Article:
Annual saving in the wake of European deal could be as much as €1.2bn -- expert
THE EU's new deal to solve the debt crisis will save Ireland at least €700m a year in bailout repayments -- but the final figure could be as much as €1.2bn.
After securing a 2pc interest rate reduction on EU loans, the Government now has to move on getting a similar cut on the loans from Britain, Sweden and Denmark and the IMF.
Before the new deal, interest rate repayments were estimated to be worth €14bn.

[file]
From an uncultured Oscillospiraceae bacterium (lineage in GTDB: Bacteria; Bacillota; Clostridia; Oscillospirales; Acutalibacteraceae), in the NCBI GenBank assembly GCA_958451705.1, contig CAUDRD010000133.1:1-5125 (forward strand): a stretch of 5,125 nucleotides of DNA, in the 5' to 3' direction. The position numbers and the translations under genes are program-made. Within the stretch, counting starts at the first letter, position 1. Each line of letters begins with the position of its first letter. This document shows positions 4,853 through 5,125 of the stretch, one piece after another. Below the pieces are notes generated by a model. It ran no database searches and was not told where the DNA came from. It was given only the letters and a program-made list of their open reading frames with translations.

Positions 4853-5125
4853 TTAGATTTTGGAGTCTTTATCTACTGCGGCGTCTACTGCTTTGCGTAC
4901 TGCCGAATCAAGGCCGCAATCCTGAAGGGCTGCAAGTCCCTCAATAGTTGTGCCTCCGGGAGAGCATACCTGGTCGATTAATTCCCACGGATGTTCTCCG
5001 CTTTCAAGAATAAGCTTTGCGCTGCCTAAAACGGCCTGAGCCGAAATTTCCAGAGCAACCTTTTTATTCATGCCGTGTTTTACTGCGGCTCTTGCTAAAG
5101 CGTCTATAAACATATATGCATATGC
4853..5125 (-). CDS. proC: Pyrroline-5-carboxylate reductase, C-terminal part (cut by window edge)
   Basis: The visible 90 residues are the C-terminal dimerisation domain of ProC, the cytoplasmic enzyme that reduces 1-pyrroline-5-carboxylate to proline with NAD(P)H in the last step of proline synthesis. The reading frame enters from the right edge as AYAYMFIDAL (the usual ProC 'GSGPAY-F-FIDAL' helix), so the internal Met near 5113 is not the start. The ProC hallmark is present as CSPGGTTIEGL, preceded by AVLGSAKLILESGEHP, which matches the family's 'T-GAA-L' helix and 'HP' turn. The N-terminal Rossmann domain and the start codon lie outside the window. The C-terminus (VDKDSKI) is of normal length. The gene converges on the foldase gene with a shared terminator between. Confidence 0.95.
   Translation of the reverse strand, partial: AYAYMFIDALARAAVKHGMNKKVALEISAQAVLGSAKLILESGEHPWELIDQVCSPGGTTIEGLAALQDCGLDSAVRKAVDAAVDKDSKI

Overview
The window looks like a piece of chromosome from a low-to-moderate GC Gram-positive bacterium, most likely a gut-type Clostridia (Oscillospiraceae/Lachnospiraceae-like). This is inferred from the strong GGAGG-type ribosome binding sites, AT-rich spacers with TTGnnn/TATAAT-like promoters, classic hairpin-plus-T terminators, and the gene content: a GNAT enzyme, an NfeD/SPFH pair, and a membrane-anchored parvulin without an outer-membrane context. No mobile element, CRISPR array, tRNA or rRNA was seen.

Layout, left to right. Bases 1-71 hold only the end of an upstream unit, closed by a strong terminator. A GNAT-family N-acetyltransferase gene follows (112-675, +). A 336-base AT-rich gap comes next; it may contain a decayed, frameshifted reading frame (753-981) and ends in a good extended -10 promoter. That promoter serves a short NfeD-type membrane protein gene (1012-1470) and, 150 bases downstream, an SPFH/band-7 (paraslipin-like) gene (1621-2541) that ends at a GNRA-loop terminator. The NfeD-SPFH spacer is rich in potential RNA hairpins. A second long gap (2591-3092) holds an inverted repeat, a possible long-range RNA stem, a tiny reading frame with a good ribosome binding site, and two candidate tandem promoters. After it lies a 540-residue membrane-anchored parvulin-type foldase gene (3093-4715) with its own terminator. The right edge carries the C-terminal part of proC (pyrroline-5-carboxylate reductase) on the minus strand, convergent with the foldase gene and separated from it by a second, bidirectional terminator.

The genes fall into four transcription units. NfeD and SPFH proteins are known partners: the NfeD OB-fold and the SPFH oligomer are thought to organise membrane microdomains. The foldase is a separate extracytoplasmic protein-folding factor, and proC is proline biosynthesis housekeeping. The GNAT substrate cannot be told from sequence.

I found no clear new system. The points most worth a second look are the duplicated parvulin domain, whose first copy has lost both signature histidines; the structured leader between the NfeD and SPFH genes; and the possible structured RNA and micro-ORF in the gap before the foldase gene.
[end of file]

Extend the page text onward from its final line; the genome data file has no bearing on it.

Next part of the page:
The amount of interest to be repaid will be calculated by the National Treasury Management Agency (NTMA), the state body that manages the national debt and borrowing.
The Department of Finance said it will take some time to calculate the exact value of the interest rate reduction.
The €85bn bailout package consists of:
•€22.5bn from the IMF.
•€22.5bn from the European Financial Stability Mechanism (EFSM).
•€22.5bn from the European Financial Stability Fund (EFSF) and bilateral loans from the UK, Sweden and Denmark l The rest comes from our own funds.
The final saving could be as much as €1.2bn a year, according to UCD economist Karl Whelan.
"An annual saving of €800m is being widely cited but I have my doubts if the correct amount has actually been calculated.
"My guess is that the final savings could be a bit larger, perhaps as much as €1.2bn annually," he said.